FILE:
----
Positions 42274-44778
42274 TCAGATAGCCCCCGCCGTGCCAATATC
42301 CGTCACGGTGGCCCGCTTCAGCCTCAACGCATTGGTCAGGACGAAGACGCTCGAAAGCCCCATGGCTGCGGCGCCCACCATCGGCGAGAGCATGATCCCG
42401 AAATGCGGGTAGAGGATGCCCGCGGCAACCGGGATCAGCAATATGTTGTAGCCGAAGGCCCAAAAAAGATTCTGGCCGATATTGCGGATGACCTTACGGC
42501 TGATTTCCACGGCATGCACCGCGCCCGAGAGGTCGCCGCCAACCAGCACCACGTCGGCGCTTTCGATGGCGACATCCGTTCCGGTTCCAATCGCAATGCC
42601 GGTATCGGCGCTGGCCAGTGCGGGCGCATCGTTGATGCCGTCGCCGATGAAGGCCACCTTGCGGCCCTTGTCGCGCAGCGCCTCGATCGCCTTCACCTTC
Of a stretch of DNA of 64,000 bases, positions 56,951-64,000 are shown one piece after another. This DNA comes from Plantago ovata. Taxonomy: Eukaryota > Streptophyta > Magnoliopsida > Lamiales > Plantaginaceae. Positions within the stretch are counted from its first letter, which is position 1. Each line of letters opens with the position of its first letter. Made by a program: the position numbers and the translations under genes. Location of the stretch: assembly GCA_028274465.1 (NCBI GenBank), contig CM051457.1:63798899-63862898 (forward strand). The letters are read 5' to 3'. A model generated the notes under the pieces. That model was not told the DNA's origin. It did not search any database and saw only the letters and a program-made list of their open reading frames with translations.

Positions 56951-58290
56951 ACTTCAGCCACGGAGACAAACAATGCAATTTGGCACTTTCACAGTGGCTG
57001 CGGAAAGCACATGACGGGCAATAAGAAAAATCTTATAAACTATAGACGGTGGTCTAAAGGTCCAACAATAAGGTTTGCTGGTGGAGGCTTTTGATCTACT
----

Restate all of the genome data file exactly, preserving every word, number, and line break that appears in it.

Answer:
Positions 42274-44778
42274 TCAGATAGCCCCCGCCGTGCCAATATC
42301 CGTCACGGTGGCCCGCTTCAGCCTCAACGCATTGGTCAGGACGAAGACGCTCGAAAGCCCCATGGCTGCGGCGCCCACCATCGGCGAGAGCATGATCCCG
42401 AAATGCGGGTAGAGGATGCCCGCGGCAACCGGGATCAGCAATATGTTGTAGCCGAAGGCCCAAAAAAGATTCTGGCCGATATTGCGGATGACCTTACGGC
42501 TGATTTCCACGGCATGCACCGCGCCCGAGAGGTCGCCGCCAACCAGCACCACGTCGGCGCTTTCGATGGCGACATCCGTTCCGGTTCCAATCGCAATGCC
42601 GGTATCGGCGCTGGCCAGTGCGGGCGCATCGTTGATGCCGTCGCCGATGAAGGCCACCTTGCGGCCCTTGTCGCGCAGCGCCTCGATCGCCTTCACCTTC
Of a stretch of DNA of 64,000 bases, positions 56,951-64,000 are shown one piece after another. This DNA comes from Plantago ovata. Taxonomy: Eukaryota > Streptophyta > Magnoliopsida > Lamiales > Plantaginaceae. Positions within the stretch are counted from its first letter, which is position 1. Each line of letters opens with the position of its first letter. Made by a program: the position numbers and the translations under genes. Location of the stretch: assembly GCA_028274465.1 (NCBI GenBank), contig CM051457.1:63798899-63862898 (forward strand). The letters are read 5' to 3'. A model generated the notes under the pieces. That model was not told the DNA's origin. It did not search any database and saw only the letters and a program-made list of their open reading frames with translations.

Positions 56951-58290
56951 ACTTCAGCCACGGAGACAAACAATGCAATTTGGCACTTTCACAGTGGCTG
57001 CGGAAAGCACATGACGGGCAATAAGAAAAATCTTATAAACTATAGACGGTGGTCTAAAGGTCCAACAATAAGGTTTGCTGGTGGAGGCTTTTGATCTACT